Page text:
“I’m gonna clear my calendar for tomorrow and come with you. We’re doing this together, all of us.”

“I can handle it, Don.”

“I’ve no doubt, but we are going to present a united front.”

I could have handled what was coming, but frankly, I was glad I didn’t have to. “Thanks, Donny. You’re right, it’s the best way.”

Don leaned over, and we kissed. “We’ll tell Maxy when he gets home, see the Partners tomorrow and take it from there.”

“Yeah, okay. Dammit, Don. I didn’t expect this.”

“No.” Don rubbed his thighs. “Let’s order in tonight. It will be one less thing we need to do. Less hassle for us all, okay?”

“Right, good idea.” I got up. There were a couple of hours before Max got home from school. I went upstairs to my office to work. I had a document I wanted to give to my employers the next day.


After the school bus dropped Max off, we let him go to his room to change.

“Max, once you’ve changed, can you come down? We need to talk for a bit before dinner.”

“Um, yeah, sure, Louis. I won’t be long.”


I sent Don a text. I then went into the kitchen and poured us each a glass of Coke and put them on the kitchen table. I sat down with mine, to wait.

Once the three of us had sat down together and had a drink, Don said, “Max, today Louis got a call from Jackson and Montague. Seems there is an … issue with your parents will.”

“An issue? What type of issue?” Max turned his gaze to me.

“Pierre called me this morning.” I sighed. “It’s being contested.”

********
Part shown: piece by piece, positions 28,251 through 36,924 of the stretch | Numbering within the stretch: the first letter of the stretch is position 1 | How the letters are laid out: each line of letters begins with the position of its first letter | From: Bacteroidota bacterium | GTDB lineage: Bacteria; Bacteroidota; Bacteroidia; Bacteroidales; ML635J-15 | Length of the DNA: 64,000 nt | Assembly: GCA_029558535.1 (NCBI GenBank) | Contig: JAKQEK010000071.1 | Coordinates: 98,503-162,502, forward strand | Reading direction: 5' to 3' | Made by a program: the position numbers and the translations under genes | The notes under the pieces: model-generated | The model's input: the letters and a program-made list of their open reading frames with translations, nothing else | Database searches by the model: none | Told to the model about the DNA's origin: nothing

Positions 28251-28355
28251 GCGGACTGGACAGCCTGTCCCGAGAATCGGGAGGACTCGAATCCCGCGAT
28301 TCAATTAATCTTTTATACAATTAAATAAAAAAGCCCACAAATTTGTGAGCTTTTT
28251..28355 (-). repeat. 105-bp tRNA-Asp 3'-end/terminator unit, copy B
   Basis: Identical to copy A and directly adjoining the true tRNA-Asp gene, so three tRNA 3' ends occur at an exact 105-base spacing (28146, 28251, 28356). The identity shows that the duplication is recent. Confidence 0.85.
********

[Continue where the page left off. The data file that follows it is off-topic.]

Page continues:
Max was silent for a moment. “Aunt Marilyn, right?”

“Yeah, I’m afraid so.”

Don had been quiet, but he spoke now. “So, Max, no school tomorrow. Louis has already planned for that. We all go to see the lawyers together. It will be sorted out.”

“Okay, Don.” Max smiled. “Thanks, Louis. D’ya mind if I go to my room?”

“No, of course not. Are you okay though, Max?”

Max was pensive. “Yeah. I’m just sad and I’d just like a bit of time on my own.”

I moved to give him a hug. He reached around me and hugged me tight. “I’ll be okay, Louis.”

“I know you will be. We’re here though; you’re not alone.”

“Yep, I know.” Max released me. “Let me know when dinner arrives, okay?”


The next morning, we all got up early and went out for a ride. I’m sure the horses felt something was amiss, as even Clyde was quiet. We walked them up the road, three abreast, Max and Taro in the middle. It was cool but the sun shone in the early morning.

Max finally broke the silence. “This is a bump in the road, right?”

“Right,” Don answered.

“She can’t take me away from you? I don’t want to go with her.”

Badger tossed his head as Max spoke. Don spoke to the horse quietly, and then to Max. “We will do everything we can, Max. I promise you that. But let’s first see if that’s what she wants. She is contesting the will. From what you’ve said about her, I think she wants money.”


We rode another twenty minutes before we had to return home.


The three of us were shown into a conference room at Jackson and Montague. Refreshments of our choice were provided. The Partners didn’t make us wait long.

“Good morning, gentlemen. Thanks for coming in today. Don! It’s good to see you again. Let’s begin.” Pierre Montague started the meeting. “Max, I’m sure Louis told you what is happening. Let me give you some additional details ….”